To mark the 120th anniversary of the Transcarpathian artists Yosyp Bokshai and Adalbert Erdeli the exhibit halls of the Khlibnia Gallery at the National Preserve “Sophia of Kyiv” opened the most complete exhibit of the artists’ works in recent time.
The exposition includes works from the funds of the Bokshai Zakarpattia Museum of Arts, the National Museum of Arts of Ukraine, and private collections. The exhibit “A Look from the Distance of Time” in the five halls presents over 100 classics’ works, whose names have long become part of the history of Ukraine’s visual arts, moreover, the works of Erdeli and Bokshai are an integral part of the world’s artistic heritage.
The exhibit will be open in Khlibnia for two months, and it embraces all the periods of the creative work of the Transcarpathian artists. Their lives are closely interlinked (they were coevals, came from the same region, studied together at the Budapest Academy of Visual Arts). This enabled the artists to establish the Transcarpathian school of painting and bring it to a worthy international level.
The main biographical milestones are as follows.
Yosyp Bokshai was born on October 2, 1891, in Rakhiv raion of Zakarpattia oblast. After studying in Budapest he worked in Uzhgorod as an artist and pedagogue, and later lectured at the Lviv State Institute of Applied and Decorative Arts.
Adalbert Erdeli was born on May 25, 1891, in Irshava raion of Zakarpattia oblast. After studies in Budapest he studied and worked in Hungary, Germany, and France. Erdeli was fluent in several European languages, and an expert in world art, history and philosophy.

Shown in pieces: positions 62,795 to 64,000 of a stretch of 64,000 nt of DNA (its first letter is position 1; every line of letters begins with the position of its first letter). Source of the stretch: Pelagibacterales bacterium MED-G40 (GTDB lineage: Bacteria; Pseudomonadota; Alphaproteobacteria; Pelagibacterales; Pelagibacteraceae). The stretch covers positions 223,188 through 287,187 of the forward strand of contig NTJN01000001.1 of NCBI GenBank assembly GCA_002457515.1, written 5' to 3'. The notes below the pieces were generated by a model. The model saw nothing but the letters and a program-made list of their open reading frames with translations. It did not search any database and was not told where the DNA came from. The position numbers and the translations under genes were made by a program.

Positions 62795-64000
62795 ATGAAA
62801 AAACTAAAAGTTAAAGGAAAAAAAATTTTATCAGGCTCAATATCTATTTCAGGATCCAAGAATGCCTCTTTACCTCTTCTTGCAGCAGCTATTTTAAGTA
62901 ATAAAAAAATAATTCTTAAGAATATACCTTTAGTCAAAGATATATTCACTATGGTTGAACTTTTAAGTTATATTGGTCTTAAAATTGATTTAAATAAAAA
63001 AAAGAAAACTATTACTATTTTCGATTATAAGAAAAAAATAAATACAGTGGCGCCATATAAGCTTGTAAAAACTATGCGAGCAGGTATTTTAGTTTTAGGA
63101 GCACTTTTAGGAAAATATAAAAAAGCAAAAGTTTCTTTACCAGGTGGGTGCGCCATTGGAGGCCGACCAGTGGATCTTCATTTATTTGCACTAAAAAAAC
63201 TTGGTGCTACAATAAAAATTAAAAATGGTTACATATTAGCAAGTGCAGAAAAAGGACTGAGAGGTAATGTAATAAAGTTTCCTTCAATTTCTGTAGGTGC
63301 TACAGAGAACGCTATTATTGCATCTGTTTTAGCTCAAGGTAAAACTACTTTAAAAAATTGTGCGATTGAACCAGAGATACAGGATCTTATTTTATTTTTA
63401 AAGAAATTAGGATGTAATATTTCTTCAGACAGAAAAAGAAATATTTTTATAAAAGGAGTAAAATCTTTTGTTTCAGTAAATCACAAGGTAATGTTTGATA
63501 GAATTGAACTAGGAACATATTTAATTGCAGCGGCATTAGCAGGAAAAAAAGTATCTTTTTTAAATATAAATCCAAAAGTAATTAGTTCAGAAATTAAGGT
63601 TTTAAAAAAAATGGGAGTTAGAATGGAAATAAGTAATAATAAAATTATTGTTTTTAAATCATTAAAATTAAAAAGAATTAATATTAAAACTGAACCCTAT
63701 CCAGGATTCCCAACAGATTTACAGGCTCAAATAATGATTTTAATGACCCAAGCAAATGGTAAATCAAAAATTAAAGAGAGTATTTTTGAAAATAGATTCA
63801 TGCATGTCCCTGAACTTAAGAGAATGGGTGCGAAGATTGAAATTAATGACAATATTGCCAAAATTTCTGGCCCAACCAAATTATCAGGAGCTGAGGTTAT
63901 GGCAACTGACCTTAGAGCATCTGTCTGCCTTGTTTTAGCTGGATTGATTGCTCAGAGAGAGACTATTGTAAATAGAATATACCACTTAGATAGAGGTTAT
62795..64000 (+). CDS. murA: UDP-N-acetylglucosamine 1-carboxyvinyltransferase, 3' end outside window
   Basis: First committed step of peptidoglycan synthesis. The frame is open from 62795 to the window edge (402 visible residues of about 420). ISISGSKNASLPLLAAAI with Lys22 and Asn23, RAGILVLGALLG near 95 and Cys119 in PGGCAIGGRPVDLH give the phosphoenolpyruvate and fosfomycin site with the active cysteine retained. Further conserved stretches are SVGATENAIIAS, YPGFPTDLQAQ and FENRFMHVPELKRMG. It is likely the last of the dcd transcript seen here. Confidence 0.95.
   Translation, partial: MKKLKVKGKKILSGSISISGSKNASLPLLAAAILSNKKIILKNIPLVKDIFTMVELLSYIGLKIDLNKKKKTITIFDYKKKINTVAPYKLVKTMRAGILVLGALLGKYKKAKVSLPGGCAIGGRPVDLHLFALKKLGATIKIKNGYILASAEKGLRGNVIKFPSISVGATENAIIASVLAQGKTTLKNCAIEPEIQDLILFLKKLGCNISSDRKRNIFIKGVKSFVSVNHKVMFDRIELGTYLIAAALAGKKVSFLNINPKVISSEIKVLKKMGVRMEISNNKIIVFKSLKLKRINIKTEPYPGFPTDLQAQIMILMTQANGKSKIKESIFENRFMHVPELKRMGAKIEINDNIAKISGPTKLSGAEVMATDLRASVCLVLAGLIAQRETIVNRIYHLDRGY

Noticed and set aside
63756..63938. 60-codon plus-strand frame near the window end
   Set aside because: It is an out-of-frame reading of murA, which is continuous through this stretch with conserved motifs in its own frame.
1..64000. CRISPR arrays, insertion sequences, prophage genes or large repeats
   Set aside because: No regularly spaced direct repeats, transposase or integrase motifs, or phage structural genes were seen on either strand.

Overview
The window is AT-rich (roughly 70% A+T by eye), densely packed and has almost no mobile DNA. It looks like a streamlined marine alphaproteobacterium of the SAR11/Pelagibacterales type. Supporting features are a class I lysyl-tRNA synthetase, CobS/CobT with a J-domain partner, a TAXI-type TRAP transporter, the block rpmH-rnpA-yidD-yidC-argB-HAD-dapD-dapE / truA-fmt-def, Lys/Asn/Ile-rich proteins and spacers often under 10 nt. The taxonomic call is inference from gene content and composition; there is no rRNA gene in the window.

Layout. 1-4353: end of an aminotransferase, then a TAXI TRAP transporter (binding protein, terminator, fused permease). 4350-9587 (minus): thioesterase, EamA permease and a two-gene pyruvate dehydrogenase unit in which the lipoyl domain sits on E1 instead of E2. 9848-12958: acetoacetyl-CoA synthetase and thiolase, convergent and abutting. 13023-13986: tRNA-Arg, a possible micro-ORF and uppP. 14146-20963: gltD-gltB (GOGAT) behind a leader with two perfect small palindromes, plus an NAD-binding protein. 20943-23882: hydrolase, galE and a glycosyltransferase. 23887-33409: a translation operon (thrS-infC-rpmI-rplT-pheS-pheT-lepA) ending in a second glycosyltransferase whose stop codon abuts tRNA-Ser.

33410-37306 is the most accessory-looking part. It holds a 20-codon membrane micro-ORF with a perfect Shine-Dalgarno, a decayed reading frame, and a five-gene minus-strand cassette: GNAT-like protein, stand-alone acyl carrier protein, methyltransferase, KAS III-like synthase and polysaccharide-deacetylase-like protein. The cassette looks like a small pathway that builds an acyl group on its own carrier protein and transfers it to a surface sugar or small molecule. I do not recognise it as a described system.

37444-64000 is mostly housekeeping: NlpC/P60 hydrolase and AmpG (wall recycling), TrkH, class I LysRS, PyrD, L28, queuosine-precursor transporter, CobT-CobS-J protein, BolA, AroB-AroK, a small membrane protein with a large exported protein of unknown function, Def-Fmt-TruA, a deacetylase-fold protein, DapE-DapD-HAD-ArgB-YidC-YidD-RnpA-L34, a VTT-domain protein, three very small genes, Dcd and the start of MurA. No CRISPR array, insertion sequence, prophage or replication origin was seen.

From 1916 on he taught painting in the secondary schools of Mukacheve and Uzhgorod. He is one of the organizers and first head of the Zakarpattia Oblast Organization “The National Union of Artists of Ukraine,” since 1946.
Liudmyla BIKSEI, deputy head on scientific work of the Bokshai Zakarpattia Museum of Arts, winner of the Oblast Bokshai and Erdeli Prize:
“The tandem of Erdeli and Bokshai was exceptional; there are few examples of such fruitful creative cooperation in the history of Ukrainian art. At first they founded the so-called ‘Private Public School of Painting’ in Uzhgorod in 1927. That was the first establishment of its kind. They taught mainly young people with a talent for painting. They taught the fundamentals of painting: composition, drawing, and perspective. Bokshai and Erdeli had a wonderful schooling background, so apparently they could give much to those young people. In the background of the tragic and inhuman events of the early 20th century this regional school was distinguished by humanism, frequently idealism and romanticism marked with artistic images and folklore.
The form of artistic life in Transcarpathia they dreamt about was realized in the way of Transcarpathian Barbizon. Both founders of the school brought something of their own to the common cause. The great selfless work of Bokshai, whose classical lessons on the profession were methodical and very responsible had a tangible effect. And exhibits, expeditions, plein air painting, and active civic work helped prepare the specialists. Actually, Adalbert Erdeli brought the talented Transcarpathian boys closer to the artistic Paris, by not only showing the contemporary artistic streams, but also involving the pupils in active creative work.”
The exhibit is open until July 19, 2011, at the Khlibnia exhibit halls of the National Preserve “Sophia of Kyiv.” (Kyiv, 24 Volodymyrska St.)